IEC Prohibits Pictures of Marked Ballots to Protect Voter Secrecy

IEC Prohibits Pictures of Marked Ballots to Protect Voter Secrecy

  • The IEC has strictly prohibited photographing marked ballots, emphasising this rule's importance for maintaining voter secrecy and election integrity
  • This announcement follows the circulation of ballot images on social media platform X as the elections commence
  • IEC CEO Sy Mamabolo stressed that upholding this prohibition is crucial for protecting voters from coercion and ensuring a fair electoral process
Pictures of a marked ballot is a criminal offence
The IEC has prohibited pictures of marked ballots to protect voter secrecy and ensure free and fair elections. Images: Waldo Swiegers/Bloomberg.
Source: Getty Images

The Electoral Commission of South Africa (IEC) has warned all voters that photographing their marked ballots is strictly prohibited.

This announcement follows the circulation of several ballot images on social media platform X as the general elections commence.

IEC CEO Sy Mamabolo emphasised the importance of this rule in maintaining the secrecy and integrity of each voter's choice.

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Upholding the principles of a free and fair election

As South Africans began to flock to voting stations, Mamabolo stated that this would help uphold the principles of a free and fair election.

"The prohibition on photographing marked ballots is essential to ensure that every vote remains confidential. This measure is critical to protect voters from potential coercion or undue influence."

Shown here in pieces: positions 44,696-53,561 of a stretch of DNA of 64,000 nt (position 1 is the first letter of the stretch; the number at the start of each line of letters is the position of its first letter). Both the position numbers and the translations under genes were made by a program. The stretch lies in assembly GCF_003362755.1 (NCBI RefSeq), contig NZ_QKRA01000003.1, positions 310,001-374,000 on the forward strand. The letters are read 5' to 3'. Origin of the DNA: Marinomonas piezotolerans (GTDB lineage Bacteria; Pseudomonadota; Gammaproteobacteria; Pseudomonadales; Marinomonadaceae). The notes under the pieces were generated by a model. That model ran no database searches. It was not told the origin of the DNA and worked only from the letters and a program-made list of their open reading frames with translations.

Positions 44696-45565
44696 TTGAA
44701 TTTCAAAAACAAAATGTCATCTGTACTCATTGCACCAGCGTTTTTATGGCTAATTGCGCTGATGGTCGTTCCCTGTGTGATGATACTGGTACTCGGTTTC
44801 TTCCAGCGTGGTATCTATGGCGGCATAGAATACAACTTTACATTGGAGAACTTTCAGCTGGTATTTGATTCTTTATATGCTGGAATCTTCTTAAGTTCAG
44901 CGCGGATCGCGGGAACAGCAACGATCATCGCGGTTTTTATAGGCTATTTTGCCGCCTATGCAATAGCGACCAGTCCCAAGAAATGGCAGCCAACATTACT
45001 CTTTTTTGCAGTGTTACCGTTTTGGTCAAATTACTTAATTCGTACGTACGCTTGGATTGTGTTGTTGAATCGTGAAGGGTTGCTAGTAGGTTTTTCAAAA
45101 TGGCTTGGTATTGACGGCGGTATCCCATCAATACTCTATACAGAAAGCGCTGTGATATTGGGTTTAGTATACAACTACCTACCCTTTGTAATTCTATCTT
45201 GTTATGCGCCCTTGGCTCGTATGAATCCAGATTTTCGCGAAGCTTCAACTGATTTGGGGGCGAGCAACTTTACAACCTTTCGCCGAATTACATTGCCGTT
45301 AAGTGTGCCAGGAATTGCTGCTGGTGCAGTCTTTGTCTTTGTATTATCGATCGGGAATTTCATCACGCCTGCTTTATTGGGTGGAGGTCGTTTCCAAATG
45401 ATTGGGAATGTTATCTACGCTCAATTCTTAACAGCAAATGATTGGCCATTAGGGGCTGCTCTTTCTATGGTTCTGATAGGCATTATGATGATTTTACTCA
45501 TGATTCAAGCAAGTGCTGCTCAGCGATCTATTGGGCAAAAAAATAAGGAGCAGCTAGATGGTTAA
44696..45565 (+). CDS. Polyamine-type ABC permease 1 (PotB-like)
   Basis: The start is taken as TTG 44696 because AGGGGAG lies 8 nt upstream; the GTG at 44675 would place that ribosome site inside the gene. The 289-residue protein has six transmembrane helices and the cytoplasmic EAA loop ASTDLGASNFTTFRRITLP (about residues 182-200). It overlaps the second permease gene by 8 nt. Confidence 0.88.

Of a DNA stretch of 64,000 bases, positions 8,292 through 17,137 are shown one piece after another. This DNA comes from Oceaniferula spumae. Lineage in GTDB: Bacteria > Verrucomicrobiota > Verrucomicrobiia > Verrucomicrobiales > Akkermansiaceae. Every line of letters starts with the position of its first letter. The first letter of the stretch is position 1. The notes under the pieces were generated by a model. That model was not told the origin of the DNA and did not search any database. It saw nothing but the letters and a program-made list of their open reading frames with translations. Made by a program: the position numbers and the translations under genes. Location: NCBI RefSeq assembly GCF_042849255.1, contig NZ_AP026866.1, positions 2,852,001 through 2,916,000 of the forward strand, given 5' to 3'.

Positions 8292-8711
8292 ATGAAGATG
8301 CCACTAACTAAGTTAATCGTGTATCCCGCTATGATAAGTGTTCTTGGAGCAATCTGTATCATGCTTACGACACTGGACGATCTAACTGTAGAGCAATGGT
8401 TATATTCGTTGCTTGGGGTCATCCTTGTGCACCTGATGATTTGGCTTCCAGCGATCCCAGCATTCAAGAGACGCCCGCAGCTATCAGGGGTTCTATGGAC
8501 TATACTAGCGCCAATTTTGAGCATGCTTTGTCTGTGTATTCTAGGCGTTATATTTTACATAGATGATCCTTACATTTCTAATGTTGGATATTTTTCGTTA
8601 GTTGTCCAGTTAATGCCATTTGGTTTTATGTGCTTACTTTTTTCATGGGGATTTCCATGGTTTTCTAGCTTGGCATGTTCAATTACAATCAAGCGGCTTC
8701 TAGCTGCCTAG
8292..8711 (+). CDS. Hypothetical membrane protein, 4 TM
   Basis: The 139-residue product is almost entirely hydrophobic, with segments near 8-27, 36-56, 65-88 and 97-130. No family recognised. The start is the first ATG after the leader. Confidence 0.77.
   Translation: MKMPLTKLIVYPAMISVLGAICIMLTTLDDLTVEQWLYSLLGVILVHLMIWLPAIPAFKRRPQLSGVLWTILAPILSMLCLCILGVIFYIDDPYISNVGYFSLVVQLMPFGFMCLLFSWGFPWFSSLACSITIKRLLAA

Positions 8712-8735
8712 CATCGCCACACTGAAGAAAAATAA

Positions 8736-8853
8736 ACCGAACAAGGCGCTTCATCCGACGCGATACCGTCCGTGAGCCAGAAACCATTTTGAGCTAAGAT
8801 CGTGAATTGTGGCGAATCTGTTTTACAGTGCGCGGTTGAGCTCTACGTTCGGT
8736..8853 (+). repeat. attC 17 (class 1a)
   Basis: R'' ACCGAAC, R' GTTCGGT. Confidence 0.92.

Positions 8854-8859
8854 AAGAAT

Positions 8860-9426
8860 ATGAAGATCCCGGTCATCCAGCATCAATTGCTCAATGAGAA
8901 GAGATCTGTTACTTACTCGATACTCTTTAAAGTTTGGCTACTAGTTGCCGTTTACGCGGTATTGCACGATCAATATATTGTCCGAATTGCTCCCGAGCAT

See the video below:

IEC will closely monitor voters

The IEC closely monitors compliance and has warned that any breaches of this rule will be dealt with according to the law.

In a post on X, a netizen warned fellow voters and noted this was a criminal offence:

Voters are encouraged to report such misconduct to election officials immediately.

The IEC's efforts aim to safeguard the democratic process and ensure that every citizen can vote without fear of their choices being publicly disclosed.

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South Africans don't want to keep their votes a secret

Despite Mamabolo noting this was a criminal offence, netizens argued this should be their choice if they wish to keep it private.

@Afrika_kaNguni noted her concerns:

Shouldn't it be my choice to make it a secret or not? Won't photographs enhance accountability and accuracy in cases of dispute? Aren't voters influenced by Electoral campaigns, political affiliations & other choices? Why should it be a prohibition not a choice or option?

@Ed_UberDriver commented:

"We will find creative ways to influence the people to vote for any other party, but the ANC."

@tshidumbi asked:

"Why do we have to hide our choice?"

@tsholux jokingly said:

"In a whole democratic country aren’t we free to choose without restrictions kanti?"

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Source: Briefly News

Reitumetse Makwea avatar

Reitumetse Makwea (Editor) Reitumetse Makwea is a Current Affairs journalist at Briefly News. She has a National diploma, Advanced diploma and Post-graduate diploma in Journalism from the Tshwane University of Technology. She first worked as a student journalist and freelancer for Caxton's Record Noweto and later joined The Citizen News, where she worked for a little over 3 years covering politics, environmental news, business, education, and health. Reitumetse joined Briefly News in 2024. Email:

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